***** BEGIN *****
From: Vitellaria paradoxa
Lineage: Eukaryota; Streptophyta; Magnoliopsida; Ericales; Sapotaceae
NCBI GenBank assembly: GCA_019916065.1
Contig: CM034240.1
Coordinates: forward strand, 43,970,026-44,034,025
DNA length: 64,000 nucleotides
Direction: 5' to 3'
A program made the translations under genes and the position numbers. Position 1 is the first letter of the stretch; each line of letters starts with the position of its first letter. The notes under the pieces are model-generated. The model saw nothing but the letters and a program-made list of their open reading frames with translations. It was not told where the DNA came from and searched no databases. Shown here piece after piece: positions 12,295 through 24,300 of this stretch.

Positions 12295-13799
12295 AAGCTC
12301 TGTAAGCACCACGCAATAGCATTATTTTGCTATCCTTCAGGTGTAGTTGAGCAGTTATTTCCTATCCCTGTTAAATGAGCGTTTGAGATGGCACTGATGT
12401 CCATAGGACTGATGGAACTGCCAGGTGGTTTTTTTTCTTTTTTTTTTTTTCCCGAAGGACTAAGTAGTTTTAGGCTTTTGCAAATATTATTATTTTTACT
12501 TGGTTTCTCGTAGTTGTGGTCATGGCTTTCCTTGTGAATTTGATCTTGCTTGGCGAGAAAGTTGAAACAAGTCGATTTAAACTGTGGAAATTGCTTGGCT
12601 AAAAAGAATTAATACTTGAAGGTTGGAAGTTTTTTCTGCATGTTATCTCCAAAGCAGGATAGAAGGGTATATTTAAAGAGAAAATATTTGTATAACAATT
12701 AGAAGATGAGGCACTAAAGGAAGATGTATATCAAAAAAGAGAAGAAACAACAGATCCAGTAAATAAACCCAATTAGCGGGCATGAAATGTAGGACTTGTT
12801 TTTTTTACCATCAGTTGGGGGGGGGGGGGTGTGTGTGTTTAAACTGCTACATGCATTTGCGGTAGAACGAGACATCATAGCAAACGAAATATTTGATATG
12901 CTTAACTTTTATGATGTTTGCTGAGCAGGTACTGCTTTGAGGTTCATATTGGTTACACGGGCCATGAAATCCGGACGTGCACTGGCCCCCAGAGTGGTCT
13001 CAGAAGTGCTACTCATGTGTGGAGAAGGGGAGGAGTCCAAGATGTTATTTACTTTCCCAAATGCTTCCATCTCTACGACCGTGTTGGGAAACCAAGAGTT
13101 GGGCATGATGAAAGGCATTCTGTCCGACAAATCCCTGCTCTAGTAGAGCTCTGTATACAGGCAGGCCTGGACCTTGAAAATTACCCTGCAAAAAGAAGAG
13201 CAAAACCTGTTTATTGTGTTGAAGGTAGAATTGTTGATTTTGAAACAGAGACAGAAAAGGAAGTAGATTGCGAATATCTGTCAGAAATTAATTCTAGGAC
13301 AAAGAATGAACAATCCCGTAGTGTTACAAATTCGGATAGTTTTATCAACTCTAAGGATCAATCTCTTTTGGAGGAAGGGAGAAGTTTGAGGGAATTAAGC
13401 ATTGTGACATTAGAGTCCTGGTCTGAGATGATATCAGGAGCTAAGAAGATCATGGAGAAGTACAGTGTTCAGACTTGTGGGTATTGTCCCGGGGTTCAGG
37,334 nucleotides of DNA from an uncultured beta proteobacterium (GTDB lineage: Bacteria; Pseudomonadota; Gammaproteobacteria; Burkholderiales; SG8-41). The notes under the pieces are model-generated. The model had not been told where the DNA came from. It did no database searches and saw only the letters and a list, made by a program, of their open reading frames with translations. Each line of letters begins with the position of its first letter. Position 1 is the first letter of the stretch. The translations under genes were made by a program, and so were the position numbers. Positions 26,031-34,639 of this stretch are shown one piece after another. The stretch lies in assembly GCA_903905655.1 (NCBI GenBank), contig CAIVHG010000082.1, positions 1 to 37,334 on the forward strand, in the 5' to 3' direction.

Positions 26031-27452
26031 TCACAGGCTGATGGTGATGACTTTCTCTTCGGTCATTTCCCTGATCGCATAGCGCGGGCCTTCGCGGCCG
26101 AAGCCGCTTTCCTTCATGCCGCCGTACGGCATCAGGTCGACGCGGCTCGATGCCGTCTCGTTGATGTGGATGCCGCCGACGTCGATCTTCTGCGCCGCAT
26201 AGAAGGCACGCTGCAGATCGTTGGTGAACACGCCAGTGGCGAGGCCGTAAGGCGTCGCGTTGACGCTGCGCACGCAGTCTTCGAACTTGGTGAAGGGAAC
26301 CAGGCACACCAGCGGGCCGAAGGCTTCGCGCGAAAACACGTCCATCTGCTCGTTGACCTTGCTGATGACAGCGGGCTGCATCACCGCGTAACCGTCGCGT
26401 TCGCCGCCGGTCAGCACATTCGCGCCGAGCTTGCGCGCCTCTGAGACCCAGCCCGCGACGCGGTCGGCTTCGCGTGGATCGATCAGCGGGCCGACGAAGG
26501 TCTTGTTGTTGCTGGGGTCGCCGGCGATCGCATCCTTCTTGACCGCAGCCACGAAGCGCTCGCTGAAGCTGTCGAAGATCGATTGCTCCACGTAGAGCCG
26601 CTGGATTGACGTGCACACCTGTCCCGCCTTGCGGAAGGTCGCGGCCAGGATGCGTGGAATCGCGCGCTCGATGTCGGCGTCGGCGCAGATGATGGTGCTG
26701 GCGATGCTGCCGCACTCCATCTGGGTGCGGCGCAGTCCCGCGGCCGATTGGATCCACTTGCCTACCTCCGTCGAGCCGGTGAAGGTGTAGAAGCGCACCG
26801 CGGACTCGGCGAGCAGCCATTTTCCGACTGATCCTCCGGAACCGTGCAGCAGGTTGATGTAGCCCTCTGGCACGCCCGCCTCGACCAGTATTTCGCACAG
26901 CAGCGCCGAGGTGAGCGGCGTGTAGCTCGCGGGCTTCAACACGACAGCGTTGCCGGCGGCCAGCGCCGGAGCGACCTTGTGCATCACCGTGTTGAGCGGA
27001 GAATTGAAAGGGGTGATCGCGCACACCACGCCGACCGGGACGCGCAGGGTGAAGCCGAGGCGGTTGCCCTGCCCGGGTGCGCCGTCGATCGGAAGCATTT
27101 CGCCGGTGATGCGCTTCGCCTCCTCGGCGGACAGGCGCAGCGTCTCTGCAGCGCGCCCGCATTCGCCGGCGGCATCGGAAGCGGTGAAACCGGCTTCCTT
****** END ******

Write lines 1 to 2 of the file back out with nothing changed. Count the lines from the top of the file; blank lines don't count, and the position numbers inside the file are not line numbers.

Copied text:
From: Vitellaria paradoxa
Lineage: Eukaryota; Streptophyta; Magnoliopsida; Ericales; Sapotaceae